The UK did not ban the use of Pfizer’s COVID-19 vaccine for pregnant women

Posts on social media are circulating widely in recent days claiming that the United Kingdom government has changed its position on the recommendation for pregnant or breastfeeding women to get the COVID-19 vaccine, including the boosters made by Pfizer. See here, here and here for examples. An article published on the conservative Canadian site “The Counter Signal” also states this claim with the headline, “UK bans vax booster for pregnant mothers.” We rate this claim as false. The UK government did not change its position on the recommendation of the COVID-19 vaccine for pregnant or breastfeeding mothers. In fact, the National Health Service (NHS), the leading health organization in the UK says the vaccine is both safe and strongly recommended for this group. 

From the NHS site, “Vaccinations in pregnancy”

If you’re pregnant, or think you might be, it’s strongly recommended you get vaccinated against COVID-19 to protect you and your baby.

You’re at higher risk of getting seriously ill from COVID-19 if you’re pregnant. If you get COVID-19 late in your pregnancy, your baby could also be at risk.

It’s safe to have the vaccine during any stage of pregnancy, from the first few weeks up to your expected due date. You do not need to delay vaccination until after you have given birth.

The COVID-19 vaccines do not contain any live viruses and cannot give you or your baby COVID-19.

The Counter Signal article, and much of the claims on social media point toward a “Public Assessment Report” that states under the section “Toxicity conclusions,” that “sufficient reassurance of safe use of the vaccine in pregnant women cannot be provided at the present time.” However, this has been on the report since December 2020 (as confirmed by the internet archives). The UK has offered the shots to pregnant people since April 2021.

As reported by AP Fact Check:

The “Toxicity conclusions” section suggested that those who were pregnant or breastfeeding not be vaccinated, but also said that the recommendations “reflect the absence of data at the present time and do not reflect a specific finding of concern.”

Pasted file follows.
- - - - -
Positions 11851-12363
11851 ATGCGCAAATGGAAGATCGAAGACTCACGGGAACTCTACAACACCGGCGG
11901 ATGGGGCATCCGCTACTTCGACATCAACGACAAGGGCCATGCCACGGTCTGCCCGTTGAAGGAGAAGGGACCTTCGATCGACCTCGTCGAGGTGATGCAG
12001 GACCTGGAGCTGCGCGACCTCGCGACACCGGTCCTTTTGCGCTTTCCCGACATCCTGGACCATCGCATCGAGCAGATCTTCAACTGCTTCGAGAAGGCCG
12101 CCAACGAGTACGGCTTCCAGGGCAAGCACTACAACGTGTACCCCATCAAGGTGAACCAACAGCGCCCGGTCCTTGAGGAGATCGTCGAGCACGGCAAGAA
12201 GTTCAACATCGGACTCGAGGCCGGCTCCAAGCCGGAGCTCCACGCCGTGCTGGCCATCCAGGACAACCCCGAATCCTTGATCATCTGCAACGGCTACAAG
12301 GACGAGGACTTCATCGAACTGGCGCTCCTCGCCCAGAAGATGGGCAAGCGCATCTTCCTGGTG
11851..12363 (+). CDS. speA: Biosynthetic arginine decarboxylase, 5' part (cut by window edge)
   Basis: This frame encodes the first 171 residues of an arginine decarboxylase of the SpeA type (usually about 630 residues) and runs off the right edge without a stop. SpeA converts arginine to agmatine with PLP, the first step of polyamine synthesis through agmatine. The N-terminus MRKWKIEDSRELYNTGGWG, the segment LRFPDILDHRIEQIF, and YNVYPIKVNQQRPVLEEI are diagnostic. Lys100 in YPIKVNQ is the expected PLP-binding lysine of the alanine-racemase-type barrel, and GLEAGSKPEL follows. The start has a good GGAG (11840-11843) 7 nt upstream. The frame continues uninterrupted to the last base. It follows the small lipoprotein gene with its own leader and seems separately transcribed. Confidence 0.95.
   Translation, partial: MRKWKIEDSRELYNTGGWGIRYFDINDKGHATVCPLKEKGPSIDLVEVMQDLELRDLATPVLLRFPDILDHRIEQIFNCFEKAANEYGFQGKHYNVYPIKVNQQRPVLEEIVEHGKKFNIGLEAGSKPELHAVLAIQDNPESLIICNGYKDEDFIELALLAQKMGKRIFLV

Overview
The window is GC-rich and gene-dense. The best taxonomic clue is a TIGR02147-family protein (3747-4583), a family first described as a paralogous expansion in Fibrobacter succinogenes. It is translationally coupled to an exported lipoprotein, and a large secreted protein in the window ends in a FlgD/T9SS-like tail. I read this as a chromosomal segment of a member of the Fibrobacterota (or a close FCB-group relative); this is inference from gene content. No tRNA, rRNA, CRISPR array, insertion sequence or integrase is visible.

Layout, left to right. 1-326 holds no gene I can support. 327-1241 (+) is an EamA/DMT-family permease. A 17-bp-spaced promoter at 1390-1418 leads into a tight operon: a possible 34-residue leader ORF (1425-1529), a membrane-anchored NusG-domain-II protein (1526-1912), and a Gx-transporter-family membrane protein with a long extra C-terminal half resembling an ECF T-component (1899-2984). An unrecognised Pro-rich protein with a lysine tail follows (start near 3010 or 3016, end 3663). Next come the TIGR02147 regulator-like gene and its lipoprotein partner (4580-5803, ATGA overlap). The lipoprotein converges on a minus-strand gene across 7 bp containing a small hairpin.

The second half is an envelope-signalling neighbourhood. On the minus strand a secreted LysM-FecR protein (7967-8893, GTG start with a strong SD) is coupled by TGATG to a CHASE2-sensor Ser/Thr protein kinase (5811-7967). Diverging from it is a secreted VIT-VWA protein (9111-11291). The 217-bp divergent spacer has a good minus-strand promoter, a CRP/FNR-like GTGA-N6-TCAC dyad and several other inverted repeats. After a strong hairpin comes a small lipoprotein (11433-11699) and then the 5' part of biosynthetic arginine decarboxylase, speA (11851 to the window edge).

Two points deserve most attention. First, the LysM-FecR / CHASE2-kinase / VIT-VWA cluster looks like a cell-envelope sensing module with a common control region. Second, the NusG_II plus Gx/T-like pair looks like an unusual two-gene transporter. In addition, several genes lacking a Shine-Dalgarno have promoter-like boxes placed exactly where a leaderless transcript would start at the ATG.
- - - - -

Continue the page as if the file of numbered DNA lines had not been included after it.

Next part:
But that specific section was reflective of what was known nearly two years ago, when the vaccine was first rolling out — and before additional data became available.

“The text referred to in social media posts comes from the Public Assessment Report (PAR) which reflects our assessment at the time of approval for the vaccine (2 December 2020),” the MHRA said in a statement provided to The Associated Press. “Since then new data has come to light (both non-clinical and post-authorisation ‘real world’ data) which supports the updated advice on vaccinating those who are pregnant and breastfeeding.”

An archived version of the same page from December 2020 also confirms that the “Toxicity conclusions” section has remained the same.

The MHRA specifically notes elsewhere online that the COVID-19 vaccines, including Pfizer’s, are safe for those who are pregnant and breastfeeding.

Guidance from the Royal College of Obstetricians & Gynaecologists states that COVID-19 vaccines are strongly recommended in pregnancy.

Vaccination is the best way to protect against the known risks of COVID-19 in pregnancy for both women and babies, including admission of the woman to intensive care and premature birth of the baby.